Good news for women throughout the country: The gender pay gap has closed significantly over the last four decades.
Bad news: There are still plenty of occupations that lack in equal pay.
This is especially true during the ages of 25 to 35 – the years when most women have children.
A recent article by the New York Times highlighted the fact that most women who bear children during these ages fail to ever close the pay gap between themselves and their husbands. In fact, the study found that women earn $12,600 less than men before children are born and $25,100 less afterward.
We wanted to focus on what occupations are the main culprits of this outcome, so we delved a little further into the data.
One example of an extreme gender pay gap is that of transportation attendants. Male transportation attendants ages 25 to 35 earn an average of $33,130.
While that number by itself isn’t worthwhile, that’s nearly $20,000(!!!) more than what the average female transportation attendant of the same demographic earns ($13,716).
Here are some other occupations with large gender pay gaps.
Top 10 largest pay gap occupations for men
1) Transportation Attendants – 141.5%
2) Prepress Technicians – 124.9%
3) Compacting Machine Workers – 105.6%
4) Paper Goods Machine Workers – 99.8%
5) Machinists – 87.8%
6) Adhesive Bonding Machine Operators – 85.8%
7) Graders and Sorters of Agricultural Products – 83.1%
8) Model Makers, Metal and Plastic – 74.6%
9) Communications Equipment Operators – 65.5%
10) Financial Clerks – 62.7%
Summary of findings
- Male transportation attendants, except for flight attendants, make an astounding 142% more than their female counterparts ($33,130 vs. $13,716)
- Seven of the Top 10 positions where men make more than women fall under the manufacturing umbrella
- Female economists and material moving worker positions earn on average 20% more than their male peers
- Men make more than double that of women in three positions: Transportation attendants – 141.5%; Prepress Technicians – 124.9%; Compacting Machine Setters – 105.6%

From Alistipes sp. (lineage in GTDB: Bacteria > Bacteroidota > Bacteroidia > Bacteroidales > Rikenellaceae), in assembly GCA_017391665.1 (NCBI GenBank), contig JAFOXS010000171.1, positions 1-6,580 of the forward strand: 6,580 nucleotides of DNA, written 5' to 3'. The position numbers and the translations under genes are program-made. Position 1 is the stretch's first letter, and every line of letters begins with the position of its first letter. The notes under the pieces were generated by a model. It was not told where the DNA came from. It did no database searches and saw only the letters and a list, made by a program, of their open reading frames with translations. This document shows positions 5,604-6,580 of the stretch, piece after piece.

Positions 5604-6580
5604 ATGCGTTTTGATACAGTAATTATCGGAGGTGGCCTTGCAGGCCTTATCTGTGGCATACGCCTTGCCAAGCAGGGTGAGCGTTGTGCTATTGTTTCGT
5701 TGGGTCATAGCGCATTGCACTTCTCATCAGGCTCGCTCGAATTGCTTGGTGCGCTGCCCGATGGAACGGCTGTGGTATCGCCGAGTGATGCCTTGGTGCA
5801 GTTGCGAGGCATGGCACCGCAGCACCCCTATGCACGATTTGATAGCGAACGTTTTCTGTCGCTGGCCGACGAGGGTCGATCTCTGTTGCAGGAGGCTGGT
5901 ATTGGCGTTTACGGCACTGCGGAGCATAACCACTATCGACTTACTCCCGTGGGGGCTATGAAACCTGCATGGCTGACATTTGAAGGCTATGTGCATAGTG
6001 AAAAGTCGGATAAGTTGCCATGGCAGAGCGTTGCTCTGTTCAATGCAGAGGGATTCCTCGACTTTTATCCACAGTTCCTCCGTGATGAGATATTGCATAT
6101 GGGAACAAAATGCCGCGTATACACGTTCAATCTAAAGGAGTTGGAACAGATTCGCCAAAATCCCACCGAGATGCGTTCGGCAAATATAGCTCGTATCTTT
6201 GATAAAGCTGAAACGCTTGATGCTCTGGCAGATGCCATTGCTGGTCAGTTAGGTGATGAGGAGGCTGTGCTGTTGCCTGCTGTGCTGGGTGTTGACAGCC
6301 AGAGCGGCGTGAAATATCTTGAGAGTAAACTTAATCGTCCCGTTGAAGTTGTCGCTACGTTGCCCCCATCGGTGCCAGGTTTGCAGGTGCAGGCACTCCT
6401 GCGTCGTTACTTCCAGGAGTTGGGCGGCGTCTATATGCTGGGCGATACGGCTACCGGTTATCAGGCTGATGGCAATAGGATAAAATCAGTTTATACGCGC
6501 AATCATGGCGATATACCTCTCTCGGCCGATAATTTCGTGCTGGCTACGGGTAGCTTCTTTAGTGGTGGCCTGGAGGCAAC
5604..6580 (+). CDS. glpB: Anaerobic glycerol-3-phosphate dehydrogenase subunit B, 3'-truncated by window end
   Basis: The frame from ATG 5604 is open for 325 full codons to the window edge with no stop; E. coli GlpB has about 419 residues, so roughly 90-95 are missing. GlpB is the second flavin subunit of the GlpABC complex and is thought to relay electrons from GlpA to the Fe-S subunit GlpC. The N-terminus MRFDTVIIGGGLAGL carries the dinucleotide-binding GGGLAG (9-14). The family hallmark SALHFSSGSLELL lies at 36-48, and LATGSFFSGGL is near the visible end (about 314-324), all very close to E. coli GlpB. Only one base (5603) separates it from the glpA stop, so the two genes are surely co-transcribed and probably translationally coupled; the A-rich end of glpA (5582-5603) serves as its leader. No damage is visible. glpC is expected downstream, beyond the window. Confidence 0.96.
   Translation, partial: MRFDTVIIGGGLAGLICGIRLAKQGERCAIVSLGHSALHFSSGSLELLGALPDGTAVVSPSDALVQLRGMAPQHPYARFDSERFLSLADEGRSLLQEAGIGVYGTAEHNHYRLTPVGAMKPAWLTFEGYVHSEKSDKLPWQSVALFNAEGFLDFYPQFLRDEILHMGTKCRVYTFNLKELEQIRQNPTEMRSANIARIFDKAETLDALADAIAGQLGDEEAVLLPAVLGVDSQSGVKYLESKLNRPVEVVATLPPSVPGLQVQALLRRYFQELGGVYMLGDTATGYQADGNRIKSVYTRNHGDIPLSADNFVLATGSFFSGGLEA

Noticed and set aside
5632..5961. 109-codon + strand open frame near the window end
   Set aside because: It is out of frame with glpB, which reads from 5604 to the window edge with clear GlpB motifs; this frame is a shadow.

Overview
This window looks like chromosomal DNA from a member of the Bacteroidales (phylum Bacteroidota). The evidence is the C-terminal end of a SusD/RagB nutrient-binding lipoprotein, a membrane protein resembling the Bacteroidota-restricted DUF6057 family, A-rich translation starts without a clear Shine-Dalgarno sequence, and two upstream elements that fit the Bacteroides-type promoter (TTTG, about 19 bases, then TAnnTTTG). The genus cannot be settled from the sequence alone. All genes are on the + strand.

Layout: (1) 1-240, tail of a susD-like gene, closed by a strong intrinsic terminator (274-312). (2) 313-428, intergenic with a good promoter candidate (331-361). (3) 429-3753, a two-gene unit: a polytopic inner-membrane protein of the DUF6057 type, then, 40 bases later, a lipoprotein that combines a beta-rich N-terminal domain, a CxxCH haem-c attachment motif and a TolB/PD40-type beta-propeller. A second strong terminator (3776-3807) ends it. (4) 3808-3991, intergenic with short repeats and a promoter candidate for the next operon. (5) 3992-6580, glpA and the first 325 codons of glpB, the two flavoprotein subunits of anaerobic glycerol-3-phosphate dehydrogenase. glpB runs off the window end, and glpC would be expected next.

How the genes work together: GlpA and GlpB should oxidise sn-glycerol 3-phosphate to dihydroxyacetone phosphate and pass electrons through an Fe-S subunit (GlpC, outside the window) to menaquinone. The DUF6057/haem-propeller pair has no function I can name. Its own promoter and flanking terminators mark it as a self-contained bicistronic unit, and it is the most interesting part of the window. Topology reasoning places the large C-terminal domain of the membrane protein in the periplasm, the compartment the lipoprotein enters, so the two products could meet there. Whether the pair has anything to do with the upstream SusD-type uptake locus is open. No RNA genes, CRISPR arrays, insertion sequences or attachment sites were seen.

Occupations where women are paid more than men display a strong STEM representation
- Economists – 20.4%
- Statistical Assistants – 9.4%
- Atmospheric Scientists – 8.2%
- Chemists – 6.5%
- Mathematicians, Statisticians – 5.7%
Just for kicks, we also wanted to analyze those occupations where women ages 25 to 35 experience a higher average pay than men:
How we did it
We analyzed data from the American Community Survey’s PUMS 2012-2016 database to see what occupations exhibit the largest pay gaps for full-time workers ages 25 to 35. To ensure accuracy, we only analyzed those occupation titles with over 1,000 workers for both men and women.
For this study specifically, we focused on percent pay gap for each position. We calculated the average pay for each position by gender. Then we subtracted the female average pay from the male average to find the pay gap.
Finally, the pay gap number was divided by the female average to provide the percent pay gap for men.
For example, the following is the data we used to find the percent pay gap for transportation attendants:
Male average income for the position: $33,130
Female average income: $13,716
Pay gap: $33,130 – $13,716 = $19,414
Percent pay gap for men: $19,414 / $13,716 = 1.415 or 141.5%
If the percent pay gap for men was a negative number, this meant that women actually experienced the benefit of an average pay increase for that position.
For conciseness, we whittled the occupations down to the Top 20 positions that show pay favoritism for men and women each.
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